Figure 10.8

The canine cosmonaut Laika became the first casualty of space exploration after being launched inside of the Sputnik II satellite.

The American media expressed mild panic when the Soviets demonstrated such a commanding early lead in the space race. Some feared that Soviet satellites armed with nuclear bombs would soon be hovering in orbit above American cities. Recognizing the scientific limitations of using satellites as bombers, and believing that American initiative would soon outpace his Soviet rivals, Eisenhower counseled that Moscow’s space program had set an important precedent that could actually benefit US strategists. By being the first to launch a satellite that orbited the globe, the Soviets had effectively agreed that national borders did not extend to the heavens. While sending US spy planes into Soviet airspace might be considered an act of war (an issue that would soon increase tensions between the two nations), the fact that the Soviets had launched a satellite that orbited the globe without consulting the United States meant that US scientists could do likewise. Eisenhower envisioned satellites capable of tracking Soviet naval vessels and even spying directly on the Soviet homeland.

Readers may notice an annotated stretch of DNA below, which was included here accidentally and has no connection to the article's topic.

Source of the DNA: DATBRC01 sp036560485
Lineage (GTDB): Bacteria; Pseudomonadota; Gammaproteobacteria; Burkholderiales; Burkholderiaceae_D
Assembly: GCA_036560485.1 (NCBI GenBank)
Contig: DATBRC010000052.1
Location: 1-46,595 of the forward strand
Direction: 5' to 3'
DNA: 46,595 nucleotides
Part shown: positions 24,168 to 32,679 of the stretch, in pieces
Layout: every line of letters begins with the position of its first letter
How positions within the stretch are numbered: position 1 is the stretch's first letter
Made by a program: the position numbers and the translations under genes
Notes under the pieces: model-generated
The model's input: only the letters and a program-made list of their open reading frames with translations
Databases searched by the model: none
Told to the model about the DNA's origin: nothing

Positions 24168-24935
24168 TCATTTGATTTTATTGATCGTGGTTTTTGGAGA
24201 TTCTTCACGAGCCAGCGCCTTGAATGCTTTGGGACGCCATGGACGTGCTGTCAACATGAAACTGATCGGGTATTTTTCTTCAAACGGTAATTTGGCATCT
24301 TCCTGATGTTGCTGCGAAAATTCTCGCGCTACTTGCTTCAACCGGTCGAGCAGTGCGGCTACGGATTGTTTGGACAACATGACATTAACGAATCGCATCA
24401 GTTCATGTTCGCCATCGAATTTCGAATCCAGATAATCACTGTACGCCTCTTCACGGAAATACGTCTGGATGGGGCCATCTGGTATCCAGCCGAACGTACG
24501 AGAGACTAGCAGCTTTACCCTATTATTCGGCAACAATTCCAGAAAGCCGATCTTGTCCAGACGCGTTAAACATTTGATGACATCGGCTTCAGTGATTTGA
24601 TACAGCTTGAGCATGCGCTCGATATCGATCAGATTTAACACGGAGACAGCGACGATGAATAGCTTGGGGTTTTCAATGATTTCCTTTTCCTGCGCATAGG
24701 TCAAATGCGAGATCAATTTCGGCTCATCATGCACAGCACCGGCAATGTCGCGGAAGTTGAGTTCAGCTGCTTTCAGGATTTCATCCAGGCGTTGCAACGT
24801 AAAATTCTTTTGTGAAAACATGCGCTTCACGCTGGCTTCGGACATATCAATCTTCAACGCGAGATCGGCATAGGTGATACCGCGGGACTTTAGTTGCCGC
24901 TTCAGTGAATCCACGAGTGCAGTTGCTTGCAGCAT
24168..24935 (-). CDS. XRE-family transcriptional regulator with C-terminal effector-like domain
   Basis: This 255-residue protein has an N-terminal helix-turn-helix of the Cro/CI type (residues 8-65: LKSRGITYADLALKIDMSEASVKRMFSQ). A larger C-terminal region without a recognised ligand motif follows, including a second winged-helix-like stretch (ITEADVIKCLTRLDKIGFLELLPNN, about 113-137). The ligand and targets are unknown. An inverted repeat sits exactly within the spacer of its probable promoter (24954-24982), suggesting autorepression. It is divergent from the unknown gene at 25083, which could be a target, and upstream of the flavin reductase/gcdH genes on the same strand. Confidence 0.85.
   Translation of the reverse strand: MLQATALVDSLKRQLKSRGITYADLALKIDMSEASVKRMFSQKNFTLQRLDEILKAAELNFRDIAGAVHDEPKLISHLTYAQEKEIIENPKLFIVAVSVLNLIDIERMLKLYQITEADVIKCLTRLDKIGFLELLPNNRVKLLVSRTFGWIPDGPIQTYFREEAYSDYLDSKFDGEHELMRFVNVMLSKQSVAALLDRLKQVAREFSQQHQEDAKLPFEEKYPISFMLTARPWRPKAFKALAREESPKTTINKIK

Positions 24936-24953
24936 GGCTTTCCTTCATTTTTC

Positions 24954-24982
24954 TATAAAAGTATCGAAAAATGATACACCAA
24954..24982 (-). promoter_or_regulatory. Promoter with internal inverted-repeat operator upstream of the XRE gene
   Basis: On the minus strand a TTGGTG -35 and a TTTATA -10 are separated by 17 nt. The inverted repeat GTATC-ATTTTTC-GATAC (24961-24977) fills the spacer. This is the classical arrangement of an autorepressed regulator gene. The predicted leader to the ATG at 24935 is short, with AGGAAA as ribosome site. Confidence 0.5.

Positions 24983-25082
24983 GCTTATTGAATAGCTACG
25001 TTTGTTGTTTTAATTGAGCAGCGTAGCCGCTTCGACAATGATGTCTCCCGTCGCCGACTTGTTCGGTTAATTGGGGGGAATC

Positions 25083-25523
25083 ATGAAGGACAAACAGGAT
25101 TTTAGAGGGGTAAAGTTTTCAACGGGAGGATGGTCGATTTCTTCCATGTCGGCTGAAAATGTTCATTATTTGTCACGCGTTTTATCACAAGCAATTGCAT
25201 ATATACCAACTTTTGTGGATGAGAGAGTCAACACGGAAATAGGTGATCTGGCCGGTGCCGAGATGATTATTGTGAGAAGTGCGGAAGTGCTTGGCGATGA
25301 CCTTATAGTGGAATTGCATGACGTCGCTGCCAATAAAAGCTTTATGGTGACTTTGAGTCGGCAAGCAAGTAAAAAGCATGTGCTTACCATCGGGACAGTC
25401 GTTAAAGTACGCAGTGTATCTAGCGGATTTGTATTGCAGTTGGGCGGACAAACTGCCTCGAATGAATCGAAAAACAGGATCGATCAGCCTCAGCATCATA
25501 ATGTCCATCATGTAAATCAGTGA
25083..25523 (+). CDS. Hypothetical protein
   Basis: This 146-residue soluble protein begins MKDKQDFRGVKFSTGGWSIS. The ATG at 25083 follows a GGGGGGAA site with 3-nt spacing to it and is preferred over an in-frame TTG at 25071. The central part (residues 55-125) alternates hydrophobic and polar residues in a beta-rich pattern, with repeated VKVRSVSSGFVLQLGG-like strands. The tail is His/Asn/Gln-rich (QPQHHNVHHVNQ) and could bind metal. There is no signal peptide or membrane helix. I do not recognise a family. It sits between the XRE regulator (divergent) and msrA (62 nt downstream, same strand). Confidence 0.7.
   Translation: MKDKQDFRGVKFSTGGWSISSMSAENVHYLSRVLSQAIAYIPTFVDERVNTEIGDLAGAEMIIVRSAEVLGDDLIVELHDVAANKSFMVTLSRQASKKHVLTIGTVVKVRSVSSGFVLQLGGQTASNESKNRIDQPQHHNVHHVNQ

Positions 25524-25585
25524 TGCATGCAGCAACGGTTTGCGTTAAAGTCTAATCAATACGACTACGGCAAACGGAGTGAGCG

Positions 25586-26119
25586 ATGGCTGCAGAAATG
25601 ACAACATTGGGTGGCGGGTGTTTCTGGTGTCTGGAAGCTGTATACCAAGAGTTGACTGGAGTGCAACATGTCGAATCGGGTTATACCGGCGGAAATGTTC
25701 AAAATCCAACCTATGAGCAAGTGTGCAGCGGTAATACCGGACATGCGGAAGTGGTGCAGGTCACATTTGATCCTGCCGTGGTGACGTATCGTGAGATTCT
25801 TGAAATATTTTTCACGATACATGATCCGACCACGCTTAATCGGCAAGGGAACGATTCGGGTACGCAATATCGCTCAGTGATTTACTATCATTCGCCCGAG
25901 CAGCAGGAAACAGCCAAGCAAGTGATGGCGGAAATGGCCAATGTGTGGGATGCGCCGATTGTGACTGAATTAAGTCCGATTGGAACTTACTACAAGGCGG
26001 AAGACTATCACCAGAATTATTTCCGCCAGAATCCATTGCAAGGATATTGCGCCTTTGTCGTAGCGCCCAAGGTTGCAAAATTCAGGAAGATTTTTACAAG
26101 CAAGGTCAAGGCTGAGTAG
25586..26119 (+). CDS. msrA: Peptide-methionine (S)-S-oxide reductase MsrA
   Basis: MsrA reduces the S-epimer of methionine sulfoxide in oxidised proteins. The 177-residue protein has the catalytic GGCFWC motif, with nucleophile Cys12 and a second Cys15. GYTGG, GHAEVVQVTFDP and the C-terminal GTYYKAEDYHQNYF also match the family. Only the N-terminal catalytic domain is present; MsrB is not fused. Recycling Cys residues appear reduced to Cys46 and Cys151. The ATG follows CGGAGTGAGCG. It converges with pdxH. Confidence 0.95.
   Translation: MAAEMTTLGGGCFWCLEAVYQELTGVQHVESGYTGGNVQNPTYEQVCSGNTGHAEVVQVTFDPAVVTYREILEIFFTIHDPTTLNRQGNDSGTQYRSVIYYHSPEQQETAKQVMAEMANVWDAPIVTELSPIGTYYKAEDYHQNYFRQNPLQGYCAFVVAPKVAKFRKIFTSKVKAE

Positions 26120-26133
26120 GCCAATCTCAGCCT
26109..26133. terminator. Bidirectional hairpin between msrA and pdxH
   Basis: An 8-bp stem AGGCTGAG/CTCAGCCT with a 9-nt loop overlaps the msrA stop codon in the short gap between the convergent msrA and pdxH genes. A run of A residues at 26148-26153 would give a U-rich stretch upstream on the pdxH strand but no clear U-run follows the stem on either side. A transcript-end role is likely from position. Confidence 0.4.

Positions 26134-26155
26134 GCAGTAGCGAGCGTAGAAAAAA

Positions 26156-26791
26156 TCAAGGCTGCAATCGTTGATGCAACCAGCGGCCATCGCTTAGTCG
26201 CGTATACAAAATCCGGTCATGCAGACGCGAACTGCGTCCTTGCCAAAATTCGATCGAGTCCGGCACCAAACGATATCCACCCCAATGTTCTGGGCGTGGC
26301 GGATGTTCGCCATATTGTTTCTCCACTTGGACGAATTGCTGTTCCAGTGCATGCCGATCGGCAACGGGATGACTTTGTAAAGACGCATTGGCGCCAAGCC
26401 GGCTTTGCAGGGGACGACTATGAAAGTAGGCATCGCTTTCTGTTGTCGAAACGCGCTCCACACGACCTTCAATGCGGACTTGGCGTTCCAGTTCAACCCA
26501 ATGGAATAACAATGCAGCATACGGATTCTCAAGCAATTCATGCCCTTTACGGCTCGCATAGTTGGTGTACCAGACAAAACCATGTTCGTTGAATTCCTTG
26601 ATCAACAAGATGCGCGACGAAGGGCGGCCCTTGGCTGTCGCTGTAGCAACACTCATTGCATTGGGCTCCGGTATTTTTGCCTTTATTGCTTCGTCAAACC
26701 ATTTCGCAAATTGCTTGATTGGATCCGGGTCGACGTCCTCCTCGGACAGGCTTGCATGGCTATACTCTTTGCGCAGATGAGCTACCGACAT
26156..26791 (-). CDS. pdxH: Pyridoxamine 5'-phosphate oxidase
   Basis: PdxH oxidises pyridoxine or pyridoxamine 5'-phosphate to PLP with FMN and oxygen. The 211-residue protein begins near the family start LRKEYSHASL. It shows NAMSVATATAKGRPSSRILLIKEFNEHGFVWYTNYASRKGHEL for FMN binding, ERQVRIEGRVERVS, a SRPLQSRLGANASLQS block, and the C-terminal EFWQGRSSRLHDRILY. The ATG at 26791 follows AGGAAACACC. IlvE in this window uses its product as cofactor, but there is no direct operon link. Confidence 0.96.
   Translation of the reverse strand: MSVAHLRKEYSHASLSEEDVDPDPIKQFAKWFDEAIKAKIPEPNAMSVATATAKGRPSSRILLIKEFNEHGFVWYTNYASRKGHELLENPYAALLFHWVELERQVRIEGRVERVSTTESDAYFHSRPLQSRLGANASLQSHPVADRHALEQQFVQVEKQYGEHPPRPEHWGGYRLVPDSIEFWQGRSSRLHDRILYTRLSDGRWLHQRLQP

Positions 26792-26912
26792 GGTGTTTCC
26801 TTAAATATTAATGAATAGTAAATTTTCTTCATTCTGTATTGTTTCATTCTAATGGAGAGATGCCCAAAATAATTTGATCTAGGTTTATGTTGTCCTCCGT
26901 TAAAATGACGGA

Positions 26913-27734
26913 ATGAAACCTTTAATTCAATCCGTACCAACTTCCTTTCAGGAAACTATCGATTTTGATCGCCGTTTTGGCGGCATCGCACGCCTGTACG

Congress responded to the Soviet space program by increasing funding for research and development programs. Further action was taken to consolidate existing aeronautical research programs into the National Aeronautics and Space Administration (NASA). Congress also passed the National Defense Education Act. This law provided direct funding for colleges to promote math, science, and engineering as well as foreign languages and area studies. The name of the law signified the government’s view that maintaining the world’s premiere system of higher education was vital to national security. A relatively small amount of funding was also included to provide loans for students who needed financial assistance to attend college. Little noticed at the time, the National Defense Student Loan Program inspired the much larger federal loan programs that presently assist millions of students who otherwise could not afford to attend college or purchase textbooks.

Though significant, government funding for education and many other domestic programs was overshadowed by annual expenditures for defense. President Eisenhower, a military hero and staunch advocate of national defense, viewed the nation’s skyrocketing military spending as a threat to the continued economic well-being of the nation. In an era of Cold War fears, those who called for reductions in military spending were often accused of being “soft on Communism.” As a result, it was significant that a leader of such unimpeachable military credentials as Eisenhower took the lead on this issue.